Yellow Be Gone: City Gets New Streetlamps

New lights will save the city $1.8 million a year on electricity

Charlie Wojciechowski

If you think your neighborhood is looking better in the dark, and you can’t put your finger on why, it might be the new street lights.

All over Chicago, crews are replacing old-fashioned sodium vapor street lights with new, more energy efficient white metal halide lights. The primary reason: cost. The new lights will save the city $1.8 million a year on electricity.

The new fixtures also include a welcome side benefit. Instead of the orange glow of the sodium vapor lamp, metal halide lamps produce a more pleasing to the eye, bright white light.

"It’s all about public safety," said Chicago Department of Transportation Commissioner Gabe Klein.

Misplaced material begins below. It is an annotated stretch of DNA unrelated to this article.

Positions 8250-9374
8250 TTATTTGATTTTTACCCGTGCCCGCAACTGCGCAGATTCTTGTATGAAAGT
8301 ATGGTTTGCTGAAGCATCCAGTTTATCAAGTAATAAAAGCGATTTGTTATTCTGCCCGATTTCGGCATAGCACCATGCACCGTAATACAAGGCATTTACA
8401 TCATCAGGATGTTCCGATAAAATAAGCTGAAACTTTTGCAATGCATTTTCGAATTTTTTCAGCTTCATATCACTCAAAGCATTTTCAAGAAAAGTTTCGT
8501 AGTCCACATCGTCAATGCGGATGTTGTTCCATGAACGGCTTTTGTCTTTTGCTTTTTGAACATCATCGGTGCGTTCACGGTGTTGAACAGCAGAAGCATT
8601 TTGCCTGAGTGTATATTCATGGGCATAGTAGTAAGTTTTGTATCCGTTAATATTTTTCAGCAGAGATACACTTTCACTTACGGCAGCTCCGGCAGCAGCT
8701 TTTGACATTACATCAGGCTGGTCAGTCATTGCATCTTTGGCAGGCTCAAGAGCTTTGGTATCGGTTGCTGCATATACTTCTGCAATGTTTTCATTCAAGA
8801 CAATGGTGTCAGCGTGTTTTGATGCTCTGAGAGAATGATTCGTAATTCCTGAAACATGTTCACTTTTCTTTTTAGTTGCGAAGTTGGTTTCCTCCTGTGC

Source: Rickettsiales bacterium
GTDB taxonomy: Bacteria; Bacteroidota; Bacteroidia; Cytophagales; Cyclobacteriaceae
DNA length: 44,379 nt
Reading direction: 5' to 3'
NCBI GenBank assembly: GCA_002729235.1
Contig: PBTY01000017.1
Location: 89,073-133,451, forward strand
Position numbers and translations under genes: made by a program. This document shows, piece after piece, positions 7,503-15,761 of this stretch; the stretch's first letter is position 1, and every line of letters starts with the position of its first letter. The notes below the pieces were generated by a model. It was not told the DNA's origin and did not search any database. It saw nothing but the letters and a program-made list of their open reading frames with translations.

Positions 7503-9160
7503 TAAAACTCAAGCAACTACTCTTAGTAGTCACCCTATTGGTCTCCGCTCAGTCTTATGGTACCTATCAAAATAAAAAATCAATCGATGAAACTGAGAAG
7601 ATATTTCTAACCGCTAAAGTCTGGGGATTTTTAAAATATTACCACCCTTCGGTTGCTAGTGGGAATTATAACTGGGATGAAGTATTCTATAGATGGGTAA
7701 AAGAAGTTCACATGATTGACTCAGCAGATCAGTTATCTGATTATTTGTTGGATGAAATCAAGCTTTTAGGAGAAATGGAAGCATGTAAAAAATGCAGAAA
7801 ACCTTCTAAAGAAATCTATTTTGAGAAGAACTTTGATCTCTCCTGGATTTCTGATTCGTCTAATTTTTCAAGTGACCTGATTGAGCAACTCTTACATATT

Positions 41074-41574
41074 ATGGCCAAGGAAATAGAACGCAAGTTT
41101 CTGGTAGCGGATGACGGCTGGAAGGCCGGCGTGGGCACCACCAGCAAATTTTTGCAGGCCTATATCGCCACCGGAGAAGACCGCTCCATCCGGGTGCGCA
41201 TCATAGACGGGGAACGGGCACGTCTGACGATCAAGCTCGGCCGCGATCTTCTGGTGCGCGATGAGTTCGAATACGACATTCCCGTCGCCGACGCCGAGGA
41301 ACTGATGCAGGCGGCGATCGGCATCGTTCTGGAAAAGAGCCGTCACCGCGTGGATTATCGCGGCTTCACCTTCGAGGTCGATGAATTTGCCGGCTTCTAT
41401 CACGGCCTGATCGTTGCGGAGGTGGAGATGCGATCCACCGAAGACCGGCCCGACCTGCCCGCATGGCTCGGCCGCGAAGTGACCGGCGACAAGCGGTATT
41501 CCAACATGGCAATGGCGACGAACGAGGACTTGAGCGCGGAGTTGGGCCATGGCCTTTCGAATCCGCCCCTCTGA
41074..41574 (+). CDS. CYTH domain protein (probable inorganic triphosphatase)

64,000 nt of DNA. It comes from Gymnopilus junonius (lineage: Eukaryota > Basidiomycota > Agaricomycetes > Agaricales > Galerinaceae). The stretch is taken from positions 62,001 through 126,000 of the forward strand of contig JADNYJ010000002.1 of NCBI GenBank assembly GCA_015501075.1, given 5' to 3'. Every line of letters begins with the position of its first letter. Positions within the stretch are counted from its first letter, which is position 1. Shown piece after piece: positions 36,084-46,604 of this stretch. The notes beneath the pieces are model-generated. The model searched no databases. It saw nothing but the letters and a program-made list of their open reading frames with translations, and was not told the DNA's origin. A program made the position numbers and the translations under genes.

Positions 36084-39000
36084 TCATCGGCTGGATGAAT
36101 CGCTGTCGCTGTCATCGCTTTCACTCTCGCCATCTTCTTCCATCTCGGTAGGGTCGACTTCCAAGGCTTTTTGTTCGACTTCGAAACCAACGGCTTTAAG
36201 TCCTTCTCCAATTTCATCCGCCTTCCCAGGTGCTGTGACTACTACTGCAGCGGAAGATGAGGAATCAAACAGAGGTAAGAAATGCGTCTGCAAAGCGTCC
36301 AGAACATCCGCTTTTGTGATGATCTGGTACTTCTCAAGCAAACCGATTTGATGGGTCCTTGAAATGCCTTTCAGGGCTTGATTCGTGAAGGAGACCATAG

Chicago is also replacing older traffic signals with new LED lights at more than 1,000 intersections citywide.

At the intersection of Western and Archer, both the traffic signals and the streetlight have been upgraded.

People who know the intersection well say it’s made a big difference.

"There used to be 10 TO 12 accidents a month here," said resident John Davis. "So far only two.

The city has spent $25 million dollars on the upgrades over the past year. $13 Million came from a federal grant.  The rest came from local and state matching funds. About 2,300 streetlights have been replaced on 16 miles of Lake Shore Drive from 71st Street to Hollywood.

Another 3,000 lights line 24 miles of Western Avenue from Howard Street to 119th Street. An additional 11,000 lights will illuminate 300 miles of alleyways citywide.

Eventually, the goal is to replace all streetlights with the metal halide lamps and all traffic signals with LEDs. Those projects, however, will have to wait for additional funding.

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